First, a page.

A group of Senate Democrats introduced a bill this week that threatens to pull funding for the 2026 World Cup if U.S. Soccer Federation doesn’t grant “equal pay” to its women’s national soccer team.
The bill, dubbed the Give Our Athletes Level Salaries (GOALS) Act, calls for the prohibiting “the use of funds for the 2026 World Cup unless the U.S. Soccer Federation provides equitable pay to the members of the U.S. Women’s National Team and the U.S. Men’s National Team.”
He noted that while federal funds are not directly allocated to U.S. soccer, Congress can pull funding from “a host city, a participating state or local agency,” which would inevitably affect the World Cup.
The U.S. Women’s soccer team players insisted that they have not been paid fairly since male players were paid more than them.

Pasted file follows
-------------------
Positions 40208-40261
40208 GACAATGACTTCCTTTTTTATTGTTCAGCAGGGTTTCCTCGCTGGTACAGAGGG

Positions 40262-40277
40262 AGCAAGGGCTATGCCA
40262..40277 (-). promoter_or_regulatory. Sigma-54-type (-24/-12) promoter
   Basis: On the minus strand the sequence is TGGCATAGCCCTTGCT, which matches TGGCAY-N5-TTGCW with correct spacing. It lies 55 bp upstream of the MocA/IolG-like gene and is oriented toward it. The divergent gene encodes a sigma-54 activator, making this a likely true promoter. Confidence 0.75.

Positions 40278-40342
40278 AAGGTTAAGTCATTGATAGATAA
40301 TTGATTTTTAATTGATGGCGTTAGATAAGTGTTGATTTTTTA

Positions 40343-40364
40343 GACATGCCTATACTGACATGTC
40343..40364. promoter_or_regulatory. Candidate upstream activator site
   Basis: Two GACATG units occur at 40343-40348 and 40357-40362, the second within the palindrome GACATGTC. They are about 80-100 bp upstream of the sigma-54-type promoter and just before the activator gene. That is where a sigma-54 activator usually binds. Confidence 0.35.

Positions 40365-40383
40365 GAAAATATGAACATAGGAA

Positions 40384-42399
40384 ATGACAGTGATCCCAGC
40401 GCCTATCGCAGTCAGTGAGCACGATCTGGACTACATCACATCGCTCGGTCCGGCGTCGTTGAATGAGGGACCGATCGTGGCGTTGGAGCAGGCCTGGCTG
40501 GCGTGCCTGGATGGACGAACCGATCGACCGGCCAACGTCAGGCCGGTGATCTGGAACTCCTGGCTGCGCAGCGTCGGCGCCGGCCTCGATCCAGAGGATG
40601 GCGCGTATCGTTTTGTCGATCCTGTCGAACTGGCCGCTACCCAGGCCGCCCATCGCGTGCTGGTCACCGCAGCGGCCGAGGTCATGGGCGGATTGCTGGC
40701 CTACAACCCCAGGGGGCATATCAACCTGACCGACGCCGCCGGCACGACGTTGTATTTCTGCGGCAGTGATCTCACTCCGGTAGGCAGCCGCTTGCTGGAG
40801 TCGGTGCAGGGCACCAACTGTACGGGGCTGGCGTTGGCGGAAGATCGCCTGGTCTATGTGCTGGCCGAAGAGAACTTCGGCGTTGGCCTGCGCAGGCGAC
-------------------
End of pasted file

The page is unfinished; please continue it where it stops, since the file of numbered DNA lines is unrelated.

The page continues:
They even filed a lawsuit against the federation in 2019, alleging the organization was forcing them to work under inequitable working conditions.
The U.S. Soccer Federation dismissed the allegations, arguing that female players technically made less because they rejected a pay-to-play structure like the men’s agreement and also accepted greater base salaries and benefits.
A district court sided with the federation in a May ruling.
“In sum, [US Soccer] has offered evidence in support of its Motion for Summary Judgment that the [women’s national team] has been paid more on both a cumulative and an average per-game basis than the [men’s national team] over the class period,” the judge wrote.
A few months later, though, the women’s team and the federation reached a settlement agreement that mandates charter flights, hotel accommodations, venue selection, and professional staff support be equal to that of the men’s national team.
The agreement also allows the female players to appeal the district court’s ruling.